Women who leave jobs to raise families say the work is just as hard - East Valley Tribune: Get Out

Women who leave jobs to raise families say the work is just as hard

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Posted: Thursday, June 23, 2005 6:20 am | Updated: 7:33 am, Fri Oct 7, 2011.

Joan LaRose remembers the first crack in her corporate armor. An auditor working for Motorola, LaRose was in Chicago giving a presentation when her husband’s father died. Because Tom LaRose was home with the couple’s two young children, he couldn’t pick up and fly to Louisiana to meet his family obligation.

"If I had left right away, I would have shortchanged my job," LaRose says, but she thought her husband was getting shortchanged because his wife was on the road. She left her job a year and a half later.

There are 5.4 million stay-at-home moms (and 98,000 dads) in this country, according to a 2003 U.S. Census Bureau report. For the most part, stay-at-home moms operate as air traffic controllers, negotiating the health and happiness of their families.

According to Salary.com, the stay-athome mom shoulders an incredible workload and long hours. A provider of pay data, Salary.com puts the workweek for stay-at-home moms at 90 hours and fair compensation for the tasks performed at $131,471 annually. That compensation is based on importance, frequency and average time spent being, among other things, a day care worker, teacher, taxi driver, facilities manager, short-order cook, laundry attendant, janitor, counselor and CEO. But the stay-at-home mom receives no pension, no 401(k) and no sick days.

"At times it would be easier being an accountant," the 45-year-old acknowledges. "Being a mom is a hard job."

It’s hard to get a handle on domestic duties, not having adult interaction and peer recognition, and not getting a paycheck. Still, she prefers her soccer-mom sneakers to office pumps.

"We figured I’d quit for a couple years and then we’d reevaluate the situation about going back to work," LaRose says. Nine years later, she’s not contemplating a switch.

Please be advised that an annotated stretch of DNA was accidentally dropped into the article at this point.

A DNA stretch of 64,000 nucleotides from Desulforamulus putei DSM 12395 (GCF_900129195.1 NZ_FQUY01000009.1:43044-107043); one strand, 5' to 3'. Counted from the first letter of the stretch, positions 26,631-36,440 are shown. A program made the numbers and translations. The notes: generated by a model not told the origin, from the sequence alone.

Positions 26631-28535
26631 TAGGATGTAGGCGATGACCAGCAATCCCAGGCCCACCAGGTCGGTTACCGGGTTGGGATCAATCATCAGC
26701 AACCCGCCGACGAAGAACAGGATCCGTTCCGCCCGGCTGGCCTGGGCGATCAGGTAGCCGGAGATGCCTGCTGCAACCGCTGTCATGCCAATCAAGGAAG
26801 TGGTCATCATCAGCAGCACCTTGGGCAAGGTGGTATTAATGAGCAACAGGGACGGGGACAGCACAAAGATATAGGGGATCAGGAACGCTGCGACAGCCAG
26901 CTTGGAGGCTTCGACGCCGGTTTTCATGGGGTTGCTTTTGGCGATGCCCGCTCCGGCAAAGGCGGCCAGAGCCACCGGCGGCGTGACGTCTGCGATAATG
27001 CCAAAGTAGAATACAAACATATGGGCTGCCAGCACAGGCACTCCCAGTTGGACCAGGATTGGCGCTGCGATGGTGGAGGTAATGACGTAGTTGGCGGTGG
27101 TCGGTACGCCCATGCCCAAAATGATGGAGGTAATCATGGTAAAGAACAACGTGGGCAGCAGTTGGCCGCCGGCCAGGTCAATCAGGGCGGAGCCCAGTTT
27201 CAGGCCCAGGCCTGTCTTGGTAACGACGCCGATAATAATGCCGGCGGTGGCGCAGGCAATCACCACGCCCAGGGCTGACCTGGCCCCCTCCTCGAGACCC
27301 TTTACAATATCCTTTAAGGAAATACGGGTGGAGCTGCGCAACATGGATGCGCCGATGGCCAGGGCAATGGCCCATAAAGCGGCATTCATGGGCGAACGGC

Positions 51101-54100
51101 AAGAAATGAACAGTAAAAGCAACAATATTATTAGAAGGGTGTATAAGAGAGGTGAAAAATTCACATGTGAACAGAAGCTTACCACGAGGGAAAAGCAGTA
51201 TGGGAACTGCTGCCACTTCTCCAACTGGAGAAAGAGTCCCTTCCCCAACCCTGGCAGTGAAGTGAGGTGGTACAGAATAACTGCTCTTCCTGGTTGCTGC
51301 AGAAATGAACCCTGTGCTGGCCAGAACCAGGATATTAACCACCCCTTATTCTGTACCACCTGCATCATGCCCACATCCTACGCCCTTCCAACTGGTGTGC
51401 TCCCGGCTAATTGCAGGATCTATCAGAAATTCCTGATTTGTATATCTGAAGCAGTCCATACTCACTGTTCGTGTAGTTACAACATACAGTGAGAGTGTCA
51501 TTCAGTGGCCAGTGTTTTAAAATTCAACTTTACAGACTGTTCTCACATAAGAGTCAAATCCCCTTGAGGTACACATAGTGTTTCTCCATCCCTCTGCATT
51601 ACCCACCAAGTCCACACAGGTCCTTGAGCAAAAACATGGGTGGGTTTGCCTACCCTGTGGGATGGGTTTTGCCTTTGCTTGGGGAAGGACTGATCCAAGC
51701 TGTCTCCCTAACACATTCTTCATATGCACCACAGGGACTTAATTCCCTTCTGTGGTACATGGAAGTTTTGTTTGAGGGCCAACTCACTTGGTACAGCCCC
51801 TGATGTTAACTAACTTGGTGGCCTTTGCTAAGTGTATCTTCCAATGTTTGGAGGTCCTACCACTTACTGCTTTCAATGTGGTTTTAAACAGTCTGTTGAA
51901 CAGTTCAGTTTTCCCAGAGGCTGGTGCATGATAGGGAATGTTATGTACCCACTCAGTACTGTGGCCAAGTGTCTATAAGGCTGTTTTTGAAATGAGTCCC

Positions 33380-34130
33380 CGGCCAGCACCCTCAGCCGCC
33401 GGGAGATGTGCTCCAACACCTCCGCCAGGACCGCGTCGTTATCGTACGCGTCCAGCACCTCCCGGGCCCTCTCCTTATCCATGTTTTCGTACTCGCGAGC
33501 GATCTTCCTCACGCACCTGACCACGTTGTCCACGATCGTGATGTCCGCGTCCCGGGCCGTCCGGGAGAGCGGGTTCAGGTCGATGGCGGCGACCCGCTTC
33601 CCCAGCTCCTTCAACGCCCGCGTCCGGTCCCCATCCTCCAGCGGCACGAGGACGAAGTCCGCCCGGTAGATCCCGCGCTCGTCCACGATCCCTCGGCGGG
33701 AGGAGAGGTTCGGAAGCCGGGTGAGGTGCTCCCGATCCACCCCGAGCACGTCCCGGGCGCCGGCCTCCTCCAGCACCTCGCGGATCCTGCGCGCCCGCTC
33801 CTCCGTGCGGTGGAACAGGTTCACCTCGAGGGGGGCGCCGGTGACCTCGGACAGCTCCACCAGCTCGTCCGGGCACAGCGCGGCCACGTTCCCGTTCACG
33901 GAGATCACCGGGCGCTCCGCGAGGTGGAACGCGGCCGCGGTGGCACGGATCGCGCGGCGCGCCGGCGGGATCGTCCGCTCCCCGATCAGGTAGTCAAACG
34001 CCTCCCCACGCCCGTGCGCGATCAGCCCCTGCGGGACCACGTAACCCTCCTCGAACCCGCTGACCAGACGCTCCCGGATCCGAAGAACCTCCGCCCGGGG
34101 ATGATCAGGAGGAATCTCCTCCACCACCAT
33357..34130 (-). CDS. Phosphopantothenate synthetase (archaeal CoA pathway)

"You can always quit your job, but you cannot quit your family," LaRose says.


Many women are in the workplace today because that’s what it takes for families to achieve middle-class status, says Mary Margaret Fonow, director of women’s studies at Arizona State University.

"The vast majority of women are not in a position where they can choose not to work," Fonow says. Or at least that’s what they think.

Today’s women have a different definition of "needs" than women a generation or two ago. At one time, if the essentials were covered — food, clothing, shelter — families made do on one wage. What they couldn’t afford, they did without.

That’s how it was for Ruth and Max Cox of Mesa, and how it’s been for their daughter, Anita Farnsworth, 70, who was a stayat-home mom all her married life.

While some aspects of the job have changed over time, Farnsworth believes the fundamentals were the same for her mother as they are for her daughters, also stay-at-home moms. They ground the family, keep the family organized and dole out love and discipline when needed.

"My mother was a wonderful example for me," Farnsworth says. Ruth Cox took care of her family by canning, baking bread, sewing and doing laundry. But she also had time to counsel and kiss an owie.

"We knew she’d always be there," Farnsworth says. "We knew we mattered to her."

Though as a youth Farnsworth knew of female teachers, secretaries and nurses, "most moms were home." Her plans were always to be a mother, too, but she attended Brigham Young University and ASU to earn a degree in nursing. But when she married and had children, she decided against working when her children were young because she believed the attitudes and values her children would learn were too important to entrust to someone else.

The investment she made in her children has, she believes, paid off in that each is a productive member of society.

Farnsworth does not regret not having a career, though she admits at times she didn’t feel valued.

"Part of the time I wondered if anyone cared. A child doesn’t see clean laundry as an act of love." But she did, especially given the number of loads she did each day.

"I think the greatest thing that ever happened to me was when I got a second washer," Farnsworth says, laughing.

Years later, on her 70th birthday, the Farnsworth children would recognize their mother’s commitment to them through a quilt made from childhood clothing. Around the bed cover’s edge are the words, "Mom, We Love You."

"I used to think when my kids were gone I’d do something," Farnsworth says, smiling. "But by the time the last one was out of the house, I couldn’t remember what I wanted to do."

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